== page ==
My father has a pain in the neck, and this time I'm not talking about my mother. He goes in on Wednesday for a biopsy on the tumor in his throat.
There has been a constant stream of nicotine in his system, with no exaggeration whatsoever, since childhood. First, it took the form of Marlboro Reds. About fourteen years ago, after the birth of my younger sister coupled with a stern warning from his doctor that an emphysema diagnosis was immiment, he switched to Kodiak chewing tobacco.
My father is not a weak person. He has kicked numerous addictions with not the slightest trace of relapse. If he knew something he was doing--something over which he had control--was hurting someone, he would stop it.
My mother told me recently that he confided to her he doesn't think he will live five more years. Furthermore, he doesn't care. This is interesting on many levels, not the least of which is this: I am shocked he and my mother actually talk to each other. Theirs has always been a marriage of my mother's monologues and my father's "yeah, yeah's." The very presence of such open communication is proof itself that something is up.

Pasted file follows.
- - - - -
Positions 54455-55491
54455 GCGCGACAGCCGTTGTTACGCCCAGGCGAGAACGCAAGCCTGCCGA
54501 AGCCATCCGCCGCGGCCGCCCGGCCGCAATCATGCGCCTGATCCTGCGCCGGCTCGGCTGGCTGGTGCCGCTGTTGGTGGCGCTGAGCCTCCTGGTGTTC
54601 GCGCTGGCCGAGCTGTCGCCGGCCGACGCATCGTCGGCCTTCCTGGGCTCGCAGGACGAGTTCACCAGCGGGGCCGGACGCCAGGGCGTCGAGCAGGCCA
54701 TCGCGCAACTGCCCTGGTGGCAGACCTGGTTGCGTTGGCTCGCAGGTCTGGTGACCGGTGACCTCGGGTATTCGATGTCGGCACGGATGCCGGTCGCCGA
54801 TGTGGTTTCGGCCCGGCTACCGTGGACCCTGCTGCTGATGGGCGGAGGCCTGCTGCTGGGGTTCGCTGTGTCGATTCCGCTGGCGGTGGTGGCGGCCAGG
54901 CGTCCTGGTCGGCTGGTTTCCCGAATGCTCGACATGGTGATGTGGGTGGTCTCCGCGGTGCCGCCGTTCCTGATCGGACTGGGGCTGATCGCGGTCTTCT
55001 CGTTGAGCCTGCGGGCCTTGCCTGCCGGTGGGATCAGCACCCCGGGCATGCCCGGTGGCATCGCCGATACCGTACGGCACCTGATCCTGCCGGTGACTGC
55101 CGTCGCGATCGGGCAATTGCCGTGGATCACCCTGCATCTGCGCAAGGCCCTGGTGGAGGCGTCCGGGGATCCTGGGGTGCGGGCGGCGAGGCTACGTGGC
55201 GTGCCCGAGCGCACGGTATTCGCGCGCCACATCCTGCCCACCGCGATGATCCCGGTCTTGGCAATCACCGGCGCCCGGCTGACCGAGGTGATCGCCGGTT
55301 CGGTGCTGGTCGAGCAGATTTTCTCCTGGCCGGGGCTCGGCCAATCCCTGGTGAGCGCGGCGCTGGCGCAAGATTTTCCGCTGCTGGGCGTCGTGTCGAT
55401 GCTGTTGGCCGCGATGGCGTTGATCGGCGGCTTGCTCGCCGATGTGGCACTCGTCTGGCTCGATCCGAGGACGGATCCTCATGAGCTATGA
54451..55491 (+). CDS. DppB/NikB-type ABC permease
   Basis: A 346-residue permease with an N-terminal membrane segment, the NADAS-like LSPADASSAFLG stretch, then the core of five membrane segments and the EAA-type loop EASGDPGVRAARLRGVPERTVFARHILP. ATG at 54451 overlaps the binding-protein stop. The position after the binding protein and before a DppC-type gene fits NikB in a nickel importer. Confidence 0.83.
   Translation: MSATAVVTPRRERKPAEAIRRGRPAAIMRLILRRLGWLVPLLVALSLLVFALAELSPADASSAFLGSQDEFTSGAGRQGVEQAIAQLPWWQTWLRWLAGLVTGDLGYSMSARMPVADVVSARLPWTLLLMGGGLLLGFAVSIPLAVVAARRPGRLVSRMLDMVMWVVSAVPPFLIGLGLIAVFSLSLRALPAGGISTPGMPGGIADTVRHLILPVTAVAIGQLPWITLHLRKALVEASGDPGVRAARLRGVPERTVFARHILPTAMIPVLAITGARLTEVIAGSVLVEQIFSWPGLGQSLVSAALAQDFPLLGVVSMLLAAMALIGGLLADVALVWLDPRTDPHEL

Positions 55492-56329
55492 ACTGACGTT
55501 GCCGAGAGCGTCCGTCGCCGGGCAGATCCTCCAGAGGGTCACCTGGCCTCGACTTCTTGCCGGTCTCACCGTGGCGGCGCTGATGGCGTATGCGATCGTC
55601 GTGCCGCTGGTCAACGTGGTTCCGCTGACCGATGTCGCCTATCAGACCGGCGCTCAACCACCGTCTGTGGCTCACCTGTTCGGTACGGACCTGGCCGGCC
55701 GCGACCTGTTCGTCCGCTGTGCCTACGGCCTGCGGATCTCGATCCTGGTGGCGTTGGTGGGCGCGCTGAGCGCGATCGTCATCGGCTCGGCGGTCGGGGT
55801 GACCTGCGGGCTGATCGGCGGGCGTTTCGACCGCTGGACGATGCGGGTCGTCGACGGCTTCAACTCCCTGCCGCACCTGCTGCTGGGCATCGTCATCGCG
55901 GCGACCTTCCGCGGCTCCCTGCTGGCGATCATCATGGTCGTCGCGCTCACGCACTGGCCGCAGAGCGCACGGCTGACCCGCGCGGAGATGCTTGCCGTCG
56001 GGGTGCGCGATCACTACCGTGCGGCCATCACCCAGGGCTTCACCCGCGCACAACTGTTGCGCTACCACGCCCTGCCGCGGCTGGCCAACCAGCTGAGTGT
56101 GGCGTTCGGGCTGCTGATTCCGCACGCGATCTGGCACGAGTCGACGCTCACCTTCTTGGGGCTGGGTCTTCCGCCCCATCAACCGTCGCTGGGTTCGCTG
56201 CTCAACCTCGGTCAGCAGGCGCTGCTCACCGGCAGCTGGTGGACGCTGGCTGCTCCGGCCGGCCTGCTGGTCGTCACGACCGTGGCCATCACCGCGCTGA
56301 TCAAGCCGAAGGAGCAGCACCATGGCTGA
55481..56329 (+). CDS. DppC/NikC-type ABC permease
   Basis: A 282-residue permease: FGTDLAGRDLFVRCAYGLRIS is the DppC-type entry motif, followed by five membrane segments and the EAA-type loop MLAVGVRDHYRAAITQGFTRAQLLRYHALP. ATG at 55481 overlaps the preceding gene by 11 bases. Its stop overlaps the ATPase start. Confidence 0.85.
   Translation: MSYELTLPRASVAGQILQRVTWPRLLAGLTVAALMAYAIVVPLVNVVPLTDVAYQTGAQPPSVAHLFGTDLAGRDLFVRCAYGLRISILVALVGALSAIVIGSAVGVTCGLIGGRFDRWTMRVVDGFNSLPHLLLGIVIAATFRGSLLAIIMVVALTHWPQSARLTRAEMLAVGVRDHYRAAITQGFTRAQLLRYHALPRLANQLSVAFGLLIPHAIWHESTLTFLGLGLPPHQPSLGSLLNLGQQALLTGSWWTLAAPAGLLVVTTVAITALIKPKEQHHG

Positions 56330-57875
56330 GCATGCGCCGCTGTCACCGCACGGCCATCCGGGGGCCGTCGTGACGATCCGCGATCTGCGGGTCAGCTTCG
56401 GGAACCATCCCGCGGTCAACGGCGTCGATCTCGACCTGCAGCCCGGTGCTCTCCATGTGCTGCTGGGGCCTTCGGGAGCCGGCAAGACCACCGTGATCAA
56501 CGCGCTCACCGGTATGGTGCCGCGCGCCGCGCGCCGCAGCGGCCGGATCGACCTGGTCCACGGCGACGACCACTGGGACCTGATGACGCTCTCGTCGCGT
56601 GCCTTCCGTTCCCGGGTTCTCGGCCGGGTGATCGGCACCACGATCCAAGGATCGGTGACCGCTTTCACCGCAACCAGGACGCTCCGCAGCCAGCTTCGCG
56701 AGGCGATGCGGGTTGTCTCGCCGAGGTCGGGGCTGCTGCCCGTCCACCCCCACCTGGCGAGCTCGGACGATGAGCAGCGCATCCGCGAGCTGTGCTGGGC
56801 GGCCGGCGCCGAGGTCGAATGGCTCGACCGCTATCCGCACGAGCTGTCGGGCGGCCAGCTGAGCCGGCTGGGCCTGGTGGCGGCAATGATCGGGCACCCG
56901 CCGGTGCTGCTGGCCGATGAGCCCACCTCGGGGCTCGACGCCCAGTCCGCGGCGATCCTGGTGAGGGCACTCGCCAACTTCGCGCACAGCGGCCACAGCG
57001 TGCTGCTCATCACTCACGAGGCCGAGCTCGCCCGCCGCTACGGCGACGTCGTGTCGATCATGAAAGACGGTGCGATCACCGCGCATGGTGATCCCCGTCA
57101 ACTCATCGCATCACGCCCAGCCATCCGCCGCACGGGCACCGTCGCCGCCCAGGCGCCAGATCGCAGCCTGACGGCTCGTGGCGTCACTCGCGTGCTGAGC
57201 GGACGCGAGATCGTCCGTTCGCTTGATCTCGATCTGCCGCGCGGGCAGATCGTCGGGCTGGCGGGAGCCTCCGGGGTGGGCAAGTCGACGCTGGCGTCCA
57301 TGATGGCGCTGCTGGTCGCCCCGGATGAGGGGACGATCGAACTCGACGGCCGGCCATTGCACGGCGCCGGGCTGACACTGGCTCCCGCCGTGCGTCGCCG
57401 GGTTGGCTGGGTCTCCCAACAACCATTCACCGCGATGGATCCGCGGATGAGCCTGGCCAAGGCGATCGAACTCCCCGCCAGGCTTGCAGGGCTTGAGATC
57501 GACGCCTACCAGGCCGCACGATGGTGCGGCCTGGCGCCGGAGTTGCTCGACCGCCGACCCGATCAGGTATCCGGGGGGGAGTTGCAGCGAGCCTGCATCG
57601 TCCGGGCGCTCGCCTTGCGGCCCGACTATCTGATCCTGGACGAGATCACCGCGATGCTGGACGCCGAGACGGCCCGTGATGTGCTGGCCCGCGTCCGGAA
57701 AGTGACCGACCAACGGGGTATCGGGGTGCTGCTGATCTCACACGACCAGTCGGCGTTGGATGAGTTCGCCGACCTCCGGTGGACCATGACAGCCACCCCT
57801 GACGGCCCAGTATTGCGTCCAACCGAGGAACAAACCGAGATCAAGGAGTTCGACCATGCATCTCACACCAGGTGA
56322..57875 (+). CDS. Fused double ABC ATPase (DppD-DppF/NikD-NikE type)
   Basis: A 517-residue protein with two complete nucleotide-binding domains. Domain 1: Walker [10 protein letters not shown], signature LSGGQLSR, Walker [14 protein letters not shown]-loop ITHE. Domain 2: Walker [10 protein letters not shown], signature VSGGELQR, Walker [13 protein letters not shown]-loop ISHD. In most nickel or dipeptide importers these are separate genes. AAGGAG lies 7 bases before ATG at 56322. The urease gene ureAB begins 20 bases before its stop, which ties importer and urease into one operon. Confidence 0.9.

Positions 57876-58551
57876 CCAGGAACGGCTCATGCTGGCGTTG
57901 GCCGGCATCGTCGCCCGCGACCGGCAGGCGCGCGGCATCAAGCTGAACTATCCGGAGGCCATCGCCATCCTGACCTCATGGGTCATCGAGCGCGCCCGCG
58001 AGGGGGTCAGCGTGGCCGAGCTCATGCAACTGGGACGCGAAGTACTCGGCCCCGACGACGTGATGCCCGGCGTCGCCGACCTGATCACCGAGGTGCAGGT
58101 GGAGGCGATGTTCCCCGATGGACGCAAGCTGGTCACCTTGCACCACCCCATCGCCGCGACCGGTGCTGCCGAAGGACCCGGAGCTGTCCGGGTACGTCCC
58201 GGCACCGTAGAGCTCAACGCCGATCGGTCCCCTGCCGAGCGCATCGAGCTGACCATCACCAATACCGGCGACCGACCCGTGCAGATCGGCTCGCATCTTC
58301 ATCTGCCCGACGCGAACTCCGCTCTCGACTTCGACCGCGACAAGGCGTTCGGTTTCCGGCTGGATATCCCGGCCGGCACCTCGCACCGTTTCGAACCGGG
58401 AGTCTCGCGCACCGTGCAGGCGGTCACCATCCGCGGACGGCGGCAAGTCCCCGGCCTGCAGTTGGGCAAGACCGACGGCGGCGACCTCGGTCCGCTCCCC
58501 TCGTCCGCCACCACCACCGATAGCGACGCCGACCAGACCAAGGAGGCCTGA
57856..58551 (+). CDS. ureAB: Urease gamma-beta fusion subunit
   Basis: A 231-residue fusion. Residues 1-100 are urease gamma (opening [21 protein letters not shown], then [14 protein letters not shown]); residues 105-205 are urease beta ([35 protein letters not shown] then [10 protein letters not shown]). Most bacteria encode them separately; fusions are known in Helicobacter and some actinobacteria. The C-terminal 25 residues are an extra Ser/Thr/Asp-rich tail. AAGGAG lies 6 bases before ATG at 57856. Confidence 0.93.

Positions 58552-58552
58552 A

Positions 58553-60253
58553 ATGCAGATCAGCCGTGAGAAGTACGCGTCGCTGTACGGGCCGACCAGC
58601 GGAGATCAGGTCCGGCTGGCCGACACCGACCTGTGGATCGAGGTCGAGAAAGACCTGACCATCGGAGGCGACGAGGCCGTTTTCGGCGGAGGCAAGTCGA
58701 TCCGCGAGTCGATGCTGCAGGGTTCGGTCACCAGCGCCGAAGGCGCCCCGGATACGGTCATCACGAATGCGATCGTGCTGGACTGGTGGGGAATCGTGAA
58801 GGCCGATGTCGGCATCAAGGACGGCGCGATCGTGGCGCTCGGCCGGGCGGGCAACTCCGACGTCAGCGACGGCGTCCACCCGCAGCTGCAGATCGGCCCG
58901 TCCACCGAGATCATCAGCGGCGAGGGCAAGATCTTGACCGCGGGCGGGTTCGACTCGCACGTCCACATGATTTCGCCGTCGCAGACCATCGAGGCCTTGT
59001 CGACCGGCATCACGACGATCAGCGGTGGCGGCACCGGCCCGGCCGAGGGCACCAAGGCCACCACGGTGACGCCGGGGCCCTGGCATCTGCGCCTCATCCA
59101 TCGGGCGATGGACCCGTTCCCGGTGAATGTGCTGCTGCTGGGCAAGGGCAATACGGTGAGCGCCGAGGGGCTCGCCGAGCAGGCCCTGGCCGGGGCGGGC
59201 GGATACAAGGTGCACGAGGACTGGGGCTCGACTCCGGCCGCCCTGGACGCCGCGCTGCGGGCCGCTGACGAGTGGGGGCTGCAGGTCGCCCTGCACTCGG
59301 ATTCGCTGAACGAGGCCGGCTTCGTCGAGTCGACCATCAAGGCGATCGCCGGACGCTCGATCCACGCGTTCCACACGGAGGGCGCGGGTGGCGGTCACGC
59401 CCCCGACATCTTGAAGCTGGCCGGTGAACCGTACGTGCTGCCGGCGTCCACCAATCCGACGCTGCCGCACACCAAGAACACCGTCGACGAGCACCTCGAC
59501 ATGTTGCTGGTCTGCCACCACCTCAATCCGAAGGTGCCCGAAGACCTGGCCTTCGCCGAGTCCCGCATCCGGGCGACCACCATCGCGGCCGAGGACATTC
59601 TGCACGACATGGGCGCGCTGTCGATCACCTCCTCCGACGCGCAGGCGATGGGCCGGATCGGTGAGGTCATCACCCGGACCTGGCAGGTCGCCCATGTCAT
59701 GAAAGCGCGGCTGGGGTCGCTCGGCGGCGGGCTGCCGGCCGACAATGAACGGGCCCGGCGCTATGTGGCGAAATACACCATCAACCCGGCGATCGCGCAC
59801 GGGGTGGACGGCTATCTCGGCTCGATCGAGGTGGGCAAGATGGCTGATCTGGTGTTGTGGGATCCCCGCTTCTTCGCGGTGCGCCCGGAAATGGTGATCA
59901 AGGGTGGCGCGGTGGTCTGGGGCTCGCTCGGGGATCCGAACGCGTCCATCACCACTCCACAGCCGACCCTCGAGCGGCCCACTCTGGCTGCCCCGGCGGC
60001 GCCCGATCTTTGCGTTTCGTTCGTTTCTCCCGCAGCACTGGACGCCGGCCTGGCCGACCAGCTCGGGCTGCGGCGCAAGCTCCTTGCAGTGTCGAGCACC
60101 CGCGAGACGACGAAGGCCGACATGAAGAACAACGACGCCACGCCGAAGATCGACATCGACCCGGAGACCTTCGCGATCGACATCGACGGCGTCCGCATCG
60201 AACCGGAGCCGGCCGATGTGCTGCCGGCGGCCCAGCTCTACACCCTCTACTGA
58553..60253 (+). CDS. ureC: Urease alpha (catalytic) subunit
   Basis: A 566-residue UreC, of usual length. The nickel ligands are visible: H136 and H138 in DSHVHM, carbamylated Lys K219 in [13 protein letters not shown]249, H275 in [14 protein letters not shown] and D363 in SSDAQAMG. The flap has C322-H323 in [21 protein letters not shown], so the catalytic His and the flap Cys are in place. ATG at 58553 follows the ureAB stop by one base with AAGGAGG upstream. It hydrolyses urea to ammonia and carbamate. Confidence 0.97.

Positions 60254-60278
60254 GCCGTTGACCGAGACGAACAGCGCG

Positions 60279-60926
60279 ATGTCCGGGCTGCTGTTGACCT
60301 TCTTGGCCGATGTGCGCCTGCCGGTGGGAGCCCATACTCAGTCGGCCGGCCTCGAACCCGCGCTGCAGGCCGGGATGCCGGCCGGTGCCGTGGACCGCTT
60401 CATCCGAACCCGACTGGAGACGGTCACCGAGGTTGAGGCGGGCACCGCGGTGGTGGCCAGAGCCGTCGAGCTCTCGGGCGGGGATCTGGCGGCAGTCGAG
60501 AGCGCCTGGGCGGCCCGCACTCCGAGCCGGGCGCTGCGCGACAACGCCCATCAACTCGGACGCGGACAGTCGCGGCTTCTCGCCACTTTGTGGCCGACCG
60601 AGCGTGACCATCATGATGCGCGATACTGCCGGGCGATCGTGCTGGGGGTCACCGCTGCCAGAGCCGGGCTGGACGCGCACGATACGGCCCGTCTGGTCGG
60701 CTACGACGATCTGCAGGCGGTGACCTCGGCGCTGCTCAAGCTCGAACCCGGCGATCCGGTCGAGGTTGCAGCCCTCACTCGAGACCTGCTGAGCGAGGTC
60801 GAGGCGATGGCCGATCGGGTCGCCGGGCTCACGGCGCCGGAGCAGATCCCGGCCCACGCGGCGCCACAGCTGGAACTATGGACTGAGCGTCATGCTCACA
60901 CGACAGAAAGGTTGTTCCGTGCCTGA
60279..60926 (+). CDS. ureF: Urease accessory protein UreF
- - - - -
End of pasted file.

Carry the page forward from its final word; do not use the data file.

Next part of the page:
I will admit I took a strange comfort in the fact that he is not afraid of dying. But, as mom said to dad, "what about us?" What about the wife of 29 years? What about the daughter who is not yet fifteen years old? What about the grandchildren?
Questions. Right now they're all we have. Maybe we only ever have questions. Living is the big unknowable, and even more than dying, it's the thing we must truly seek to understand.